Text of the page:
Here are some further thoughts on the issues raised in the video.

Deregulation didn’t cause the financial crisis – Nicole explained that banks got in trouble because of poor incentives created by previous bailouts, not because of supposed deregulation. As she mentioned, their “risk models” were distorted by assumptions that some financial institutions were “too big to fail.”

But that’s only part of the story. It’s also important to recognize that easy-money policies last decade created too much liquidity and that corrupt subsidies and preferences for Fannie Mae and Freddie Mac steered much of that excess liquidity into the housing sector. These policies helped to create the bubble, and many financial institutions became insolvent when that bubble burst.

TARP wasn’t necessary to avert a meltdown – Because the video focused on how the “too big to fail” policy created bad incentives, there wasn’t much attention to the topic of what should have happened once big institutions became insolvent. Defenders of TARP argued that the bailout was necessary to “unfreeze” financial markets and prevent an economic meltdown.

But here’s the key thing to understand. The purpose of TARP was to bail out big financial institutions, which also meant protecting big investors who bought bonds from those institutions. And while TARP did mitigate the panic, it also rewarded bad choices by those big players. As I’ve explained before, using the “FDIC-resolution” approach also would have averted the panic. In short, instead of bailing out shareholders and bondholders, it would have been better to bail out depositors and wind down the insolvent institutions.

Bailouts encourage very bad behavior – There’s a saying that capitalism without bankruptcy is like religion without hell, which is simply a clever way of pointing out that you need both profit and loss in order for people in the economy to have the right set of incentives. Bailouts, however, screw up this incentive structure by allowing private profits while simultaneously socializing the losses. This creates what’s known as moral hazard.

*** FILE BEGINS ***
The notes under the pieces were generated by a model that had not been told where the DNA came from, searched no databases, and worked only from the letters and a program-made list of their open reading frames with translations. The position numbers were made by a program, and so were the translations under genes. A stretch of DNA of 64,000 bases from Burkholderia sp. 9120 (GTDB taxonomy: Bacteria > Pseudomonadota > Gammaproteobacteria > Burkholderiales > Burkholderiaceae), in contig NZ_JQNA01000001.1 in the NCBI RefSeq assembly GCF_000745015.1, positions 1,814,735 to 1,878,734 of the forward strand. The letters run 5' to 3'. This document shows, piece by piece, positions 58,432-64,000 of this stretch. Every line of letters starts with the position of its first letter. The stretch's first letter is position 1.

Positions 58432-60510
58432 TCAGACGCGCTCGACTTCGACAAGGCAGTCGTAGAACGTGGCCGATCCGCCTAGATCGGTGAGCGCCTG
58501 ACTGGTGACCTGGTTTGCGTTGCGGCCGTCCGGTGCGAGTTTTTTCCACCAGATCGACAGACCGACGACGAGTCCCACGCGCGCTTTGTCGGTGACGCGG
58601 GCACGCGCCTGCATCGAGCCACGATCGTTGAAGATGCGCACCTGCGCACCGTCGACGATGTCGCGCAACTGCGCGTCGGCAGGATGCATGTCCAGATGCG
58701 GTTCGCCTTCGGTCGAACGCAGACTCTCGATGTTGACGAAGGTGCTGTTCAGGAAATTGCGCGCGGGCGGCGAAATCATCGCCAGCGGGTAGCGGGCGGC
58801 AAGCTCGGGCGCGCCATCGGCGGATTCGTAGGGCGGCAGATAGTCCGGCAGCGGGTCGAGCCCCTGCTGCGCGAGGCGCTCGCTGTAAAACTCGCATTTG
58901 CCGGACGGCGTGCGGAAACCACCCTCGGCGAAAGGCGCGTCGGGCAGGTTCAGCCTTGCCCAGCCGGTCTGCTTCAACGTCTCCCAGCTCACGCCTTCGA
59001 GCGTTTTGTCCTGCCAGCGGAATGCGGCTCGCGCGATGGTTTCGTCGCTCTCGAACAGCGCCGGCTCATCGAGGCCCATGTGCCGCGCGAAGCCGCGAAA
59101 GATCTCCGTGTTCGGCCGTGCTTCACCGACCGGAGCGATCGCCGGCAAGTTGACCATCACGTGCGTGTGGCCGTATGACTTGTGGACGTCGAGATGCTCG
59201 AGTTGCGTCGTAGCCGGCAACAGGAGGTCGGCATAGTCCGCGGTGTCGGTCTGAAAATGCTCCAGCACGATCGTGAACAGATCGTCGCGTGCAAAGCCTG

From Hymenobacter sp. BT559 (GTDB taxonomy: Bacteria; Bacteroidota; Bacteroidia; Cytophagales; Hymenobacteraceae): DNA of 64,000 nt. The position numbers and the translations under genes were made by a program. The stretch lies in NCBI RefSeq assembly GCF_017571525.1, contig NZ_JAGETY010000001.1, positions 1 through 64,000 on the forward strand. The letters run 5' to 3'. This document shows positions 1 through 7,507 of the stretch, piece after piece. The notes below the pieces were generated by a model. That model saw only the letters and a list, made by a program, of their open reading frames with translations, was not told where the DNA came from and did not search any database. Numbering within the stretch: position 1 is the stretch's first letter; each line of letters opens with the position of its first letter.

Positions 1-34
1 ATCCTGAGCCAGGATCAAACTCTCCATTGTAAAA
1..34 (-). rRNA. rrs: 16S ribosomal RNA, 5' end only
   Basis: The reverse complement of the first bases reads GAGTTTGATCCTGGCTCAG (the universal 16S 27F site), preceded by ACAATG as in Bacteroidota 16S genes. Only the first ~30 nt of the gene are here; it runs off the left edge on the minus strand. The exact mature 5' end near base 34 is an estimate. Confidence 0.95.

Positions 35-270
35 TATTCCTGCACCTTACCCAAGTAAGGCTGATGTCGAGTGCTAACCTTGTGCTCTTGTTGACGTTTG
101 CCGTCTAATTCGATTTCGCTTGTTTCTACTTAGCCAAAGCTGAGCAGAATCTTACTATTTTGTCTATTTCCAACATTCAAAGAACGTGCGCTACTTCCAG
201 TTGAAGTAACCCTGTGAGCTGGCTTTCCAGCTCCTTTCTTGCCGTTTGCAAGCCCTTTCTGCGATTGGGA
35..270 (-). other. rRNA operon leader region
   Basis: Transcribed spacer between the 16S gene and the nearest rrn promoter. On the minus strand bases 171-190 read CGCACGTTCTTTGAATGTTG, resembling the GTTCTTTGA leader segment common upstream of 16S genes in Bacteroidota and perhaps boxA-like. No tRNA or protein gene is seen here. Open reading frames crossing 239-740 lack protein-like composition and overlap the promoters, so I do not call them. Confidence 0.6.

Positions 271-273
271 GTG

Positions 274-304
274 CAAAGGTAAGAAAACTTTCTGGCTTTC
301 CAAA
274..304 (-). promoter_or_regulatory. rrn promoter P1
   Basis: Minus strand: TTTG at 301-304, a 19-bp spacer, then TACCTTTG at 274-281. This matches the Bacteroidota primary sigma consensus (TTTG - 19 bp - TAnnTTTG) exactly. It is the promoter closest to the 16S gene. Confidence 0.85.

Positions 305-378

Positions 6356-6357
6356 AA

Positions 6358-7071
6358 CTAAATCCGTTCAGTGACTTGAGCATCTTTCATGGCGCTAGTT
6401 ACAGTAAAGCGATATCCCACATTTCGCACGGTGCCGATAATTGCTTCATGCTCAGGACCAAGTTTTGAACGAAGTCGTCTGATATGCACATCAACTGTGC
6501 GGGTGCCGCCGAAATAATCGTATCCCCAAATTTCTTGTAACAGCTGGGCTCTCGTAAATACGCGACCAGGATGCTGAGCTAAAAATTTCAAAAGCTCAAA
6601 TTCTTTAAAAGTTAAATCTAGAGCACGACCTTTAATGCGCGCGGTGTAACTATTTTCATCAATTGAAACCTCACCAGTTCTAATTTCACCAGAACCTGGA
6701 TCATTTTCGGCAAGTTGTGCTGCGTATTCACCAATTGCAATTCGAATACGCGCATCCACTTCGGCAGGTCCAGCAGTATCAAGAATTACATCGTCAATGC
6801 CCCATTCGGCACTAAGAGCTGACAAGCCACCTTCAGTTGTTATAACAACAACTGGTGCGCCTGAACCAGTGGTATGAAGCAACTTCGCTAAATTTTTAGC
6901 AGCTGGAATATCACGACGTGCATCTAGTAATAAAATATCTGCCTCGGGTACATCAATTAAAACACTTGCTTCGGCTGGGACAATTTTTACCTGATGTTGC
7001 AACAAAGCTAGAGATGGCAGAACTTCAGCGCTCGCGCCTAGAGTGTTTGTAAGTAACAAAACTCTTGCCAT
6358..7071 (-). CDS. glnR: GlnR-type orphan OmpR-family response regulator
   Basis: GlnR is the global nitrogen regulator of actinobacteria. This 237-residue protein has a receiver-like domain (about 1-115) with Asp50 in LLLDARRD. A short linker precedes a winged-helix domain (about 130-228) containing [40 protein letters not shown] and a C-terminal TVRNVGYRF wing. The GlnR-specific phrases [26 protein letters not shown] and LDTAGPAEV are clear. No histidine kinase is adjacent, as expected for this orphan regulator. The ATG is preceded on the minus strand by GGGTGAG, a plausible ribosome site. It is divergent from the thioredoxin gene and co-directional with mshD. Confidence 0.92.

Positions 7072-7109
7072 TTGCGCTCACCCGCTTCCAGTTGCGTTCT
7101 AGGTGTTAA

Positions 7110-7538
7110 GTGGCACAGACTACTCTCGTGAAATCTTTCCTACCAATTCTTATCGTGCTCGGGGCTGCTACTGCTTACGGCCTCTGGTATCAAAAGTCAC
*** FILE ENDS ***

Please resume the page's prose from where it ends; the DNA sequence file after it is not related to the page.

I’ve often used a simple analogy when speaking about government-created moral hazard. How would you respond if I asked you to “invest” by giving me some money for a gambling trip to Las Vegas, but I explained that I would keep the money from all winning bets, while financing all losing bets from your funds? Assuming your IQ is at least room temperature, you would say no. But our federal government, when dealing with the financial sector, has said yes.

Good policy yields short-run pain but long-run gain – In my humble opinion, Nicole’s most valuable insight is when she explained the long-run negative consequences of the bailouts of Continental Illinois in 1984 and Long-Term Capital Management in 1998. There was less short-run pain (i.e., financial instability) because of these bailouts, but the avoidance of short-run pain meant much more long-run pain (i.e., the 2008 crisis).